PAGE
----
Folio (290 x 182mm.), 496 leaves (of 570), preliminaries in black letter, text in Schwabacher, woodcut illustrations, one section-title with woodcut border, with 4 facsimile title-pages and facsimiles of all missing leaves, and a facsimile of a leaf from another edition of Coverdale's Bible inserted at end of preliminaries with a manuscript explanatory note by Francis Fry dated 1864, nineteenth-century brown morocco tooled in gilt and black in period style, gilt edges, lacking 72 text leaves and two blanks, i.e. [cross]1-8 (title-page and preliminaries), a1-6 (start of Genesis with woodcuts), b1-6, c1-6, d3-4, f6, g5, k6 (17/18th c watermark fools cap), aa1-2 (start of 2nd part of OT), Aaa1 (start of Prophets), A1 (start of Apocrypha), O6 (blank), MM6-NN1, OO1-TT6 (end, TT6 blank), quire d defective with some text supplied in manuscript facsimile, g1 defective with text supplied in manuscript facsimile, l2 torn and repaired, p6 torn at foot with a few words supplied in manuscript facsimile, hole in Aaa4 with loss of a few words, K4 torn and repaired, 2A1 repaired at edges (slightly affecting woodcuts), folding map in facsimile (watermark of 17th century), some headlines and printed marginalia shaved or cropped, some marginalia lost in gutter, some marginal paper repairs, extremities rubbed
The first edition of the whole Bible in English, including the Apocrypha. It was preceded by Wycliffe's translation of c.1382, and the sections translated by William Tyndale in the 1520s.
Coverdale's Bible is very much a product of his time; in the wake of Henry VIII's split with Rome and the declaration of an independent English church, here we find a title-page by Hans Holbein the Younger, painter to the King, depicting Henry enthroned being given the Bible by his bishops, directly beneath an image of God. Thomas Cromwell, one of Henry's closest advisors at this time, as good as commissioned Coverdale's endeavours, and Cranmer, the recently appointed Archbishop of Canterbury, had been actively encouraging the production of an authorised Bible in English.
The early years of the sixteenth century witnessed great activity and progress in Biblical textual criticism and translation, from Erasmus's New Instrument of 1516 to the Complutensian Polyglot of 1514-1517, not forgetting Luther's influential German translation and other vernacular versions. The work of Tyndale and Coverdale can be seen as worthy products of this intellectual endeavour - indeed the Psalter, as translated by Coverdale, was in use in English churches until very recently. Unlike Tyndale, Coverdale knew no Greek or Hebrew, so his version combines elements of Zwingli's Swiss-German version of 1524-1529, the literal Latin version of Sanctes Pagninus of 1528, Luther's German Bible of 1532, the Vulgate and, of course, Tyndale's English translations.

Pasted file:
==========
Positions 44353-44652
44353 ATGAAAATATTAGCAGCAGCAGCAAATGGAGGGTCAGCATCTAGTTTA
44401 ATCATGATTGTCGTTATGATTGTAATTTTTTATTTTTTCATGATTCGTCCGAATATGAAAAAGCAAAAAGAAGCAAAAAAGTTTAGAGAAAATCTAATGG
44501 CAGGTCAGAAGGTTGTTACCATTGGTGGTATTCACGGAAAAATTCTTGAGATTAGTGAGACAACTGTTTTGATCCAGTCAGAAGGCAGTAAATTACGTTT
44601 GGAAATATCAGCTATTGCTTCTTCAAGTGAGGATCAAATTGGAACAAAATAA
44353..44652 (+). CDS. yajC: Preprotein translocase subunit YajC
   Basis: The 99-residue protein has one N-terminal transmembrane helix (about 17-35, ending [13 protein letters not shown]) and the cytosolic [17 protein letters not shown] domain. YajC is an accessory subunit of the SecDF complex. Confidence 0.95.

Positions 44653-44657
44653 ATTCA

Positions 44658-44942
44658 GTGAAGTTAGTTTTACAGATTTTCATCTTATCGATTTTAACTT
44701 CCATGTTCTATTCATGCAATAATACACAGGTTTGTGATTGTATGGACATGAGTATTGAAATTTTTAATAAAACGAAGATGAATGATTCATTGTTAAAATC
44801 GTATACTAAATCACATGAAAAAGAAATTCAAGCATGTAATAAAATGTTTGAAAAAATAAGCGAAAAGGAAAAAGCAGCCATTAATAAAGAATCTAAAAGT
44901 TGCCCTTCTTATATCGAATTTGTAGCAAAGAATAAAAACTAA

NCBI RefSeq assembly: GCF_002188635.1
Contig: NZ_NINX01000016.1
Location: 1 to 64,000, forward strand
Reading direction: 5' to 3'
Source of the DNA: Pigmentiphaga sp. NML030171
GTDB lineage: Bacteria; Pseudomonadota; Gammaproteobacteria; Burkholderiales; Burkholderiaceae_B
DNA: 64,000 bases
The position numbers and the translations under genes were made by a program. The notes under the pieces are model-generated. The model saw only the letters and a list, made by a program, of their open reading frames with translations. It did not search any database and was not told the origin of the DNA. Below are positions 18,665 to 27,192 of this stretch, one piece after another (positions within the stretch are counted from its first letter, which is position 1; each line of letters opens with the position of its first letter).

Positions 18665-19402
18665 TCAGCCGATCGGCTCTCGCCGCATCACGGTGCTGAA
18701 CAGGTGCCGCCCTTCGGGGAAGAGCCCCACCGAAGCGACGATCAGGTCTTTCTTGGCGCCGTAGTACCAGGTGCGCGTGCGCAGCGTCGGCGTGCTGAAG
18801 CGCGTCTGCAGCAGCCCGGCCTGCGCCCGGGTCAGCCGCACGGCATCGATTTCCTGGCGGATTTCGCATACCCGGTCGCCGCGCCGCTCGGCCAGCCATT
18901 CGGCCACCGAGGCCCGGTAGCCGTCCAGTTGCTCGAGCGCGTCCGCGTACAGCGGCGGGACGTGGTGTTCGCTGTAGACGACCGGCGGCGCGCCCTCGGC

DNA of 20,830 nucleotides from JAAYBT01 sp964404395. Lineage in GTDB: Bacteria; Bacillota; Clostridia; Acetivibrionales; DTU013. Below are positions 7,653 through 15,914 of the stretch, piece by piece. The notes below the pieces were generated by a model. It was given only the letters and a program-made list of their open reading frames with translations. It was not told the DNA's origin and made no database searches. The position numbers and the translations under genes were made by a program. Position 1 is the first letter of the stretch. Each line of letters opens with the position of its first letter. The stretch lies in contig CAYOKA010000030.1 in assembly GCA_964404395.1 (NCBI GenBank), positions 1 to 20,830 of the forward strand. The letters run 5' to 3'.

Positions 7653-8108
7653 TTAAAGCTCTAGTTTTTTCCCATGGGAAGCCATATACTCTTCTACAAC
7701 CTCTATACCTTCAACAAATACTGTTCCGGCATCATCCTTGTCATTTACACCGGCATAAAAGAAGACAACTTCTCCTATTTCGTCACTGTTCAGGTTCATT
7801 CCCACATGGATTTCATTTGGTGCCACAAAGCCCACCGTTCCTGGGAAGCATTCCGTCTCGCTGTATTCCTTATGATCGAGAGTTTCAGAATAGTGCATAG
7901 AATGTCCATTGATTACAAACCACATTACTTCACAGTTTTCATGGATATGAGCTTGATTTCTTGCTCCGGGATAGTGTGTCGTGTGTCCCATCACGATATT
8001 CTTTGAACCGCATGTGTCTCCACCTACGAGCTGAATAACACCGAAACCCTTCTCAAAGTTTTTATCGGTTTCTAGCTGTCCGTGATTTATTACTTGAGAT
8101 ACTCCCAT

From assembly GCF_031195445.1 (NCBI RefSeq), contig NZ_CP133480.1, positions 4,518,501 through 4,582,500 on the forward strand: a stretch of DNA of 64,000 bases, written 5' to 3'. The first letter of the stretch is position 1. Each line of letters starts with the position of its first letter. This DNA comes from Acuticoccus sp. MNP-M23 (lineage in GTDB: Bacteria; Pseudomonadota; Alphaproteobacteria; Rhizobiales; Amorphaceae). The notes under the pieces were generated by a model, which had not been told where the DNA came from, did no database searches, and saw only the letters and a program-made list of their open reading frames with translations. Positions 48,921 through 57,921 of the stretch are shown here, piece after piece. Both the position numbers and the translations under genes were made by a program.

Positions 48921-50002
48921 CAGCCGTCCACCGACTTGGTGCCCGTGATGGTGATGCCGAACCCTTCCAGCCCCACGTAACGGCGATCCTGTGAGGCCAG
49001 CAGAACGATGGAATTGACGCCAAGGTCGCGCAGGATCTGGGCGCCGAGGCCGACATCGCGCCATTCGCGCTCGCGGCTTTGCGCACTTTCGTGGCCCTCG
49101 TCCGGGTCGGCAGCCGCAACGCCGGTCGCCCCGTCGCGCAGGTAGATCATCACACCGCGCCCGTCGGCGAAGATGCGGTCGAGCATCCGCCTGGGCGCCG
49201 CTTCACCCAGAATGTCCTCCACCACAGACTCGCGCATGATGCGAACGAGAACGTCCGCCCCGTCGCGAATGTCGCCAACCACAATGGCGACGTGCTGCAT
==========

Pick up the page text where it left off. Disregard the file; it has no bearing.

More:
The location of the printing of the Coverdale Bible has long been in dispute. It is generally assumed to have been printed in Cologne or Marburg by Cervicornus and Soter; however, it has recently been suggested that as Antwerp had good trade links with England at this time, particular in the printing of English books for the English market and in vernacular bibles generally, and as Coverdale is known to have been working in Antwerp in the early 1530s for Martin de Keyser, an Antwerp printer, it could well be more likely that the book was printed there, by de Keyser at the expense of the merchant Jacob van Meteren.
Copies of the Coverdale Bible are always incomplete and several others also have the additional facsimile title-pages, as it is not known with which title-page each copy was originally issued. The Hesketh copy also has a facsimile of the unique leaf of preliminary matter known only from the Holkham Hall copy (now in the British Library). The present copy also contains a 3pp. manuscript letter dated 1868 pasted to the front flyleaf, presumably in the hand of Lord Peckover, explaining the different title-pages.
In Howell's 1974 census of the 77 surviving copies, this copy is listed as X76. The census includes copies located in the US and the UK, together with any copies that have appeared for sale since 1900.
Alexander Peckover, who owned this copy, was Lord Lieutenant of Cambridge, and as such was the first Quaker peer.
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